- Posted by UK Homebuyers
- On July 2, 2015
- 0 Comments
Taking out a mortgage continues to become more and more difficult with the responsible lending initiatives becoming even more strict and prevalent in the UK.
Over recent years, pressure on lending institutions to lend responsibly has forced them to tighten criteria and revise affordability calculations. In April 2014, the Mortgage Market Review took place and was designed by the FCA [Financial Conduct Authority] to protect consumers and prevent excessive or risky lending by mortgage providers. However, lenders and brokers have said that these changes have extended the mortgage writing process and reduced the amount borrowers can raise.
The affordability checks have become overbearing with lenders looking to establish far more about a borrowers circumstances including full income and expenditure analysis [costs of travelling to work, childcare, other household bills including energy costs, and details of any loans and credit cards that will continue after the mortgage is taken out] rather than the old income multipliers ie typically 3 / 4 x gross income. This new method of calculating an applicants maximum loan is likely to mean that some borrowers find they can borrow less than they might have expected in the past.
Borrowers who have not applied for mortgage finance since around the peak of the property market in 2007 are likely to be shocked by the radical changes in the process. Lenders require a lot more paperwork to underwrite applicants risk and there is a lot more scrutiny of documents such as bank statements and anything else that might need to be substantiated. This is supposed to go towards making a better, considered lending decision.
Another change dictated by the new affordability guidelines is known as “stress testing”. This means that the lenders will analyse how new borrowers would cope with a rise in interest rates. The reason for this is simple, the Bank of England base rate is likely to increase in the next few years. The lender will now seek to calculate if you can afford the mortgage at the current interest rate & at a higher interest rate. This could quite feasibly result in an applicants mortgage proposal being declined.
When considering selling your property, it is becoming more and more important to consider the implications of your buying applying for finance to fund the purchase. The greater the deposit your buyer has available, the lower the risk the applicant offers the mortgage lender and so the more likely he / she is to be accepted. If you are dealing with an Estate Agent, ask questions about your buyer, establish what they do for a living, their age, the amount of deposit they have to put down. After all, selling your property is widely considered one of the most stressful events in your life. You want to be as confident as possible that your buyer is committed to the purchase and will not pull out or try and reduce the price a few weeks / months into the process.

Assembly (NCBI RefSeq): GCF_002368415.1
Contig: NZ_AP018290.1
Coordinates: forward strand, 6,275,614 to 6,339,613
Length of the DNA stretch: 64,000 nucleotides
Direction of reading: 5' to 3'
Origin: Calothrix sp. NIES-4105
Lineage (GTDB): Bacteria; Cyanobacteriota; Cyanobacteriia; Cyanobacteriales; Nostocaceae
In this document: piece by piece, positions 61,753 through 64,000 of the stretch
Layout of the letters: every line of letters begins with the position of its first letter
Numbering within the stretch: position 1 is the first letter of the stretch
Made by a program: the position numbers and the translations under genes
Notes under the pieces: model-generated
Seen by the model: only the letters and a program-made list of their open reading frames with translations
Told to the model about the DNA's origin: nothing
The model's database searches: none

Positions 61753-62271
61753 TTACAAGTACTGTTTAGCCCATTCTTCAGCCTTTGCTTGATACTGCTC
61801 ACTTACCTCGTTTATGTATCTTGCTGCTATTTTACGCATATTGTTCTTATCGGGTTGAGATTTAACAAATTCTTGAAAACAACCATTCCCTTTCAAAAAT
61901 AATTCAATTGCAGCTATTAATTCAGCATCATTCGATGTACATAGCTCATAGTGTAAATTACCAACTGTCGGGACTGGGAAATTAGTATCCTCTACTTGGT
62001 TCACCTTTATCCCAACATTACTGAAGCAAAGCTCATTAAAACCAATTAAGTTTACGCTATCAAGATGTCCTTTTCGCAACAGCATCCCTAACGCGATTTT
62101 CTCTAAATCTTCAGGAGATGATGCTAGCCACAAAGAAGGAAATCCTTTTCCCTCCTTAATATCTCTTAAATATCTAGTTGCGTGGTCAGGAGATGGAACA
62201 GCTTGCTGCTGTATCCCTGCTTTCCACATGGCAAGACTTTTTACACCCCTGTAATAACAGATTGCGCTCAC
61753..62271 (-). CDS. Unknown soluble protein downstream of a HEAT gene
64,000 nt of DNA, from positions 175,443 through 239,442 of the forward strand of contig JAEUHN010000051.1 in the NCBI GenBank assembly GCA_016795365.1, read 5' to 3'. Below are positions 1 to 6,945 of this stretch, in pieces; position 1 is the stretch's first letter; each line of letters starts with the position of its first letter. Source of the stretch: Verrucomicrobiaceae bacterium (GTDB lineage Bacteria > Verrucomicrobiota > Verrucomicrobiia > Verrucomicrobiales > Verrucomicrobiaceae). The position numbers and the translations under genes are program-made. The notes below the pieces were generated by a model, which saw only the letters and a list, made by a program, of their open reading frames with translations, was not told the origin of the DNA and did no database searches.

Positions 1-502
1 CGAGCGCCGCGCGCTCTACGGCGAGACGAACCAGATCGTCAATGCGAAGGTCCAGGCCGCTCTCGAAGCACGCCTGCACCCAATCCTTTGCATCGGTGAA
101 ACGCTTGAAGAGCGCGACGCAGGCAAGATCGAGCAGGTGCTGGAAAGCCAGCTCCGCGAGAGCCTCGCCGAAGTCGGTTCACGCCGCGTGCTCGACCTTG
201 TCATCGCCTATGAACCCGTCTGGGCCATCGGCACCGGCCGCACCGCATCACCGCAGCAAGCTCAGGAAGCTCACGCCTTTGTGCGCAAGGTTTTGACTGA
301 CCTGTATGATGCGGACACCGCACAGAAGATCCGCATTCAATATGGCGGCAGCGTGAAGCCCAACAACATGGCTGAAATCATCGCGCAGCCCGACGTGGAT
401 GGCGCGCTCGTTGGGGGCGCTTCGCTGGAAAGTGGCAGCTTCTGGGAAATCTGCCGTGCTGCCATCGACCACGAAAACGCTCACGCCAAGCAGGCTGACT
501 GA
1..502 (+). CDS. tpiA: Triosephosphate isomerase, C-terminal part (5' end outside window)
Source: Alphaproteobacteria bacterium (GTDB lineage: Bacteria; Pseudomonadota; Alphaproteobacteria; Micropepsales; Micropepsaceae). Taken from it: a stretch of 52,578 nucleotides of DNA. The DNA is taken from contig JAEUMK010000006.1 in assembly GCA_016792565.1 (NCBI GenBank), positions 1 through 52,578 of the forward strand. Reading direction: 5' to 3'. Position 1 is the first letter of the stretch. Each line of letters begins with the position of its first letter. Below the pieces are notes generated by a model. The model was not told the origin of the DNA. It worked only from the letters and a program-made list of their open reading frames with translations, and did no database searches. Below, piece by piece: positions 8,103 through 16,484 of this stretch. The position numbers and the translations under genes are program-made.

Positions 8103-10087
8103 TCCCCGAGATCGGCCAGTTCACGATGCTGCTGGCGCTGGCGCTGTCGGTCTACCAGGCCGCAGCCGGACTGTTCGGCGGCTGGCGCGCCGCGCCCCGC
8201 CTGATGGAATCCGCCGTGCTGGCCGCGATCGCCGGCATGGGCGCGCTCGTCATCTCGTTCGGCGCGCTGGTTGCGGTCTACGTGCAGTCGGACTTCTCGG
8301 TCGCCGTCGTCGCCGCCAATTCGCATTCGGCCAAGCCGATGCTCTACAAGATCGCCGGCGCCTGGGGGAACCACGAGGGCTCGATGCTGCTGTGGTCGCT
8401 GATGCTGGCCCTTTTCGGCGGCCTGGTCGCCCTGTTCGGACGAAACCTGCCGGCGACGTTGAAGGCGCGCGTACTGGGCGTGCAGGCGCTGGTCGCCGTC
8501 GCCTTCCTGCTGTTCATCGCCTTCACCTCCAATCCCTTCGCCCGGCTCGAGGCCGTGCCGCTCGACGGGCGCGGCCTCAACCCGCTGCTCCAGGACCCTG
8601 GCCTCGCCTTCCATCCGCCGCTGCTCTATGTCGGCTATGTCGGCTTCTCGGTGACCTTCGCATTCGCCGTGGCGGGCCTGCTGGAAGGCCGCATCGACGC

There is an alternative solution for vendors, with more and more using this alternative with a view to achieving a hassle free, quick sale. This alternative involves dealing with one of the specialist corporate cash buyers, one of which being UK Homebuyers Ltd. There are many benefits to motivated sellers of dealing with a company like UK Homebuyers, some of which are highlighted below;
- Cash buyers offer typically around 80-85% of market value ie c£80,000 – £85,000 for a property worth £100,000
- Some cash buyers will charge fees up front for surveys etc, with UK Homebuyers and a few others, there are no up front fees whatsoever!
- Some cash buyers, UK Homebuyers included, will pay all the legal costs
- Very quick turn around to legal completion, typically 7-28 days!
- Cash buyers like UK Homebuyers will buy any property, regardless of location and condition
- With companies like UK Homebuyers you will not have to entertain regular viewing, there are no estate agents involved, no auctioneers to deal with, no fees, no lengthy delays generally meaning, less stress and hassle for the vendor.